For the Love of God, Volume 2/February 4
From Gospel Translations
Genesis 37; Mark 7; Job 3; Romans 7
FROM JOB 3 UNTIL THE FIRST PART of the last chapter of the book, with a small exception at the beginning of chapter 32, the text is written in Hebrew poetry. The book is a giant drama, like a Shakespearean play. Speech follows speech, the movement of the drama carried forward on the sustained argument between Job and his three “friends.” Eventually another character is introduced, and finally God himself responds.
The opening speech belongs to Job. The burden of his utterance is unmistakable: he wishes he had never been born. He is not ready to curse God, but he is certainly prepared to curse the day that brought him to birth (3:1, 3, 8). Everything about that day he wishes he could blot out. If he could not have been stillborn (3:11, 16), then why couldn’t he have just starved to death (3:12)? Implicitly, of course, this is criticism of God, however indirect. “Why is life given to a man whose way is hidden, whom God has hedged in?” (3:23). What Job is experiencing is what he feared throughout his years of plenty (3:25). He has no peace, no quietness, no rest, but only turmoil (3:26).
Four reflections will put this first address in perspective:
(1) This is the rhetoric of a man in deep anguish. So many of the things about which we complain are trivial. Even our most serious grounds for complaint are usually only some fraction of what Job faced.
(2) Before we condemn Job, therefore, we must listen attentively, even fearfully. When we come across those who for good reason are in terrible despair, we must cut them some slack. It would have been wonderful if one of the “friends” had put an arm around Job’s shoulder and wept with him, saying, “We love you, Job. We do not pretend to understand. But we love you, and we’ll do whatever we can for you.”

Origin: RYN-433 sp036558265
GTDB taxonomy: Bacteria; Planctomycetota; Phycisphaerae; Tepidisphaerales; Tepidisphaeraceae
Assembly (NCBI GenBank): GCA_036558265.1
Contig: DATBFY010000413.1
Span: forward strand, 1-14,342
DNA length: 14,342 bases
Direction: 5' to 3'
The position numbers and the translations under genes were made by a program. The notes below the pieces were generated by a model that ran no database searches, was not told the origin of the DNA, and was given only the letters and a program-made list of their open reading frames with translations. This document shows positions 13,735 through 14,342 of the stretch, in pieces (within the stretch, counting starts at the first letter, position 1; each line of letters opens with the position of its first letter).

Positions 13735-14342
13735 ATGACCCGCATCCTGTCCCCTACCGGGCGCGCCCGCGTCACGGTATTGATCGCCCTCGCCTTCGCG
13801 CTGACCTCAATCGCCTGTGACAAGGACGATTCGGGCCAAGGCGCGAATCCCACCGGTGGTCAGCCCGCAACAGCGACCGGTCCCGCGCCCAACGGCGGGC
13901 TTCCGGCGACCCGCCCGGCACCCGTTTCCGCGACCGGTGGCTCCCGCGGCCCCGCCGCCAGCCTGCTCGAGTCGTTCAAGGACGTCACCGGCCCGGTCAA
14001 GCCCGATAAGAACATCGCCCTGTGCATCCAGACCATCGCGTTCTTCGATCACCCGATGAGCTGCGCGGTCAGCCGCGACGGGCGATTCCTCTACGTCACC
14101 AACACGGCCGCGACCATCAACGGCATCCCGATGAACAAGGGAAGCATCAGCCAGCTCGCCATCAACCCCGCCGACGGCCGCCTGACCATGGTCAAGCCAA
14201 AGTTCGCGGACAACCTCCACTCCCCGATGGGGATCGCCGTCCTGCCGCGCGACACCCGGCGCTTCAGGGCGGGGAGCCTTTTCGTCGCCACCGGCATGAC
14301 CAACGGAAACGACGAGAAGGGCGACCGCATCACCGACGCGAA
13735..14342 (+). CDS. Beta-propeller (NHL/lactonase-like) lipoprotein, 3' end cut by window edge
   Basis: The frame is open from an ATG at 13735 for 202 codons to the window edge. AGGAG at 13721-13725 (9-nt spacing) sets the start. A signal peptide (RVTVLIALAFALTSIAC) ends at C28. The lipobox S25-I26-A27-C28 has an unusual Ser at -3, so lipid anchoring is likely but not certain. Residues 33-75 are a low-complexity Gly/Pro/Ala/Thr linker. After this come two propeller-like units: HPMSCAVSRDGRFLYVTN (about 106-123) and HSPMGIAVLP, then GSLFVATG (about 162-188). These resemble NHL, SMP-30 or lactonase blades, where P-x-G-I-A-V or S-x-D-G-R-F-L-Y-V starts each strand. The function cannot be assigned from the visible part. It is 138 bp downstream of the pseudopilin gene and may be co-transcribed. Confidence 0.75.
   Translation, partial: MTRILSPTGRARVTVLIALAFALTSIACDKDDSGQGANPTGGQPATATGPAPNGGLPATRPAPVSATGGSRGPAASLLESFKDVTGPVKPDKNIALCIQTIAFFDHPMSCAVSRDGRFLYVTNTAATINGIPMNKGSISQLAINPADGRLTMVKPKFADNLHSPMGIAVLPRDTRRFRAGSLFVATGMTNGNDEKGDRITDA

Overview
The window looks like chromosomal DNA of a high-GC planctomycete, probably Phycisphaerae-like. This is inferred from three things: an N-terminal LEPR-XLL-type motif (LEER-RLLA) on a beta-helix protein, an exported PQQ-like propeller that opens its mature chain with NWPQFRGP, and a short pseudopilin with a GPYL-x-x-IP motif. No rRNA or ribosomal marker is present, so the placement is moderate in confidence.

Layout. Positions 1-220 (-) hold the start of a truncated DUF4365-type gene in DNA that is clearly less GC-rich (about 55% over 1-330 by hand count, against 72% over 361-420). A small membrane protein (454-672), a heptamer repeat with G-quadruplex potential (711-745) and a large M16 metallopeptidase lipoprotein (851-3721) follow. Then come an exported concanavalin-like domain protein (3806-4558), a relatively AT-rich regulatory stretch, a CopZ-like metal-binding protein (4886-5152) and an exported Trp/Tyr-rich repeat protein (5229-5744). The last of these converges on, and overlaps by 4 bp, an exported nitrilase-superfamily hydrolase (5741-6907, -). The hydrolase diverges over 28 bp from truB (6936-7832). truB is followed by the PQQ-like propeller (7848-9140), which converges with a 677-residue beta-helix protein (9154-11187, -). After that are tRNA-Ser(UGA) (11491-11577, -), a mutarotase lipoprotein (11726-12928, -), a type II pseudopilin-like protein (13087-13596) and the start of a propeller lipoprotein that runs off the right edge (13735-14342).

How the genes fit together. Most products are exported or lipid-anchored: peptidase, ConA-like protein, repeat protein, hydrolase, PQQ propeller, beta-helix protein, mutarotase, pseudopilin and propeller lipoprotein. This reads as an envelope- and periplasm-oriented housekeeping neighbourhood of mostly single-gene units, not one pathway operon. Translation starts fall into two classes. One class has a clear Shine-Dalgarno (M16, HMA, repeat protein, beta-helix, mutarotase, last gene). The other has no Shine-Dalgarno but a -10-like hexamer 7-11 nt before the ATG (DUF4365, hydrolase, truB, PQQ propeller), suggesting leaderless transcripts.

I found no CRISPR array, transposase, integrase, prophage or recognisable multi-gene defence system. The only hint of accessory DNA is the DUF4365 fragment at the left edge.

(3) Job is transparently honest. He does not don a front of feigned piety so that no one will think he is letting down the side. The man hurts so much he wishes he were dead, and says so.
(4) Both here and throughout the book, for all that Job is prepared to argue with God, he is not prepared to write God off. Job is not the modern agnostic or atheist who treats the problem of evil as if it provided intellectual evidence that God does not exist. Job knows that God exists and believes that he is powerful and good. That is one reason why (as we shall see) he is in such confusion. Job’s agonizings are the agonizings of a believer, not a skeptic.